The 35-foot sailboat WingNuts capsized near the Fox Islands, west of Charlevoix, Michigan, around midnight Sunday night.
Tuesday afternoon, on Mackinac Island and in Chicago, those who lost their lives were remembered.
It is believed a wind gust up to 75 mph flipped the sailboat over in a thunderstorm. The eight people on board had already attached themselves to safety lines.
In a telephone news conference Tuesday race organizers were asked what happened in those last moments aboard the WingNuts and whether the race have been stopped beforehand.
"The race was well under way when weather developed the way it did," sad race chairman Greg Freeman. "I did not believe prior to the race that anything was unmanageable. And what clearly built was quite severe."
Six of those tossed into the water were rescued by other boaters, but two others died, 51-year-old skipper Mark Morley and 40-year-old Suzanne Bickle, both from Saginaw, Michigan.
Morley was an experienced sailor. What's not known is why he and Bickle were unable to detach themselves from their safety lines. Those lines are supposed to have detachable hooks at each end. A rescue diver found a tangled mess.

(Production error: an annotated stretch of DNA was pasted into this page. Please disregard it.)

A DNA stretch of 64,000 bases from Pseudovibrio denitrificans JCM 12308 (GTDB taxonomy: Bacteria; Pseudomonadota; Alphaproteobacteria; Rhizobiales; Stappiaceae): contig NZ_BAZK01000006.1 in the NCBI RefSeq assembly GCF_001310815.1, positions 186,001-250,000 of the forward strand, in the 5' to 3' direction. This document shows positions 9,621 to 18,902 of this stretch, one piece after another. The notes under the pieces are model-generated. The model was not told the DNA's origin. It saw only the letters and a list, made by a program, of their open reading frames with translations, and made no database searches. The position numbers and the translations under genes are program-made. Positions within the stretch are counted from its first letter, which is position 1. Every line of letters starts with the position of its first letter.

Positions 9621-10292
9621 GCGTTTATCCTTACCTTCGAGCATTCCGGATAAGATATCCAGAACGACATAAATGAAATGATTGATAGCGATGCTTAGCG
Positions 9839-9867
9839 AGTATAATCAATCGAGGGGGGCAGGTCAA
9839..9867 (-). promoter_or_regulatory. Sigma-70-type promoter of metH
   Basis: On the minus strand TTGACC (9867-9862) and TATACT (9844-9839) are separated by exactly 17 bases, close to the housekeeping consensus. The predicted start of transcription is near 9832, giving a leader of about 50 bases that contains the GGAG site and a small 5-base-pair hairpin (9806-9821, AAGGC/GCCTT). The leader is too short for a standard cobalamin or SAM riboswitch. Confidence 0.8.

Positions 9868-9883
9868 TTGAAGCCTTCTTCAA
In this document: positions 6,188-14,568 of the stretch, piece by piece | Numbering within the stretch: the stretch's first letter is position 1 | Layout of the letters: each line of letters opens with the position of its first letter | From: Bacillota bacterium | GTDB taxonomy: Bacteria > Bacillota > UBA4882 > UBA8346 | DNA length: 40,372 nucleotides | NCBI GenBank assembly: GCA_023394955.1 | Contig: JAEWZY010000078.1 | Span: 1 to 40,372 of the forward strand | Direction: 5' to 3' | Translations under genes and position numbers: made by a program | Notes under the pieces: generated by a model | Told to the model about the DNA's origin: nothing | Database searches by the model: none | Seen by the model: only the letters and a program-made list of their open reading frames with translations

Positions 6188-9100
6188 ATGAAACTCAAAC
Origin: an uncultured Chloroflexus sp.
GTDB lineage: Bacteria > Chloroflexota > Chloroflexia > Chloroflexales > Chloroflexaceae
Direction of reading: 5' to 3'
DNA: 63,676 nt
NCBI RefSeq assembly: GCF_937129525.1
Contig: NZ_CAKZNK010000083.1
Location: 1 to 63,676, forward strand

"It was all tangled, with the sail and the ropes," said rescue diver George Lasater.
Sailors themselves are supposed to have knives to cut themselves free -- if necessary -- using just one hand.
"It's very unclear to me, at this point, why they were unable to get free. I just don't know," said Freeman.
At the Chicago Yacht Club flags are at half-staff to memorialize those lost. There is no talk of cancelling next year's race.
"We've done this race 113 years and we expect to do it again," said Freeman. "I do think this gives us pause-- the sport we engage in has risk and dangers associated with it, and we need to pay attention to that."
Freeman says sailors on 20 other sailboats stopped to help the crew of the capsized boat.
This weekend, there is another race to Mackinac Island. It doesn't start in Chicago; it's on Lake Huron.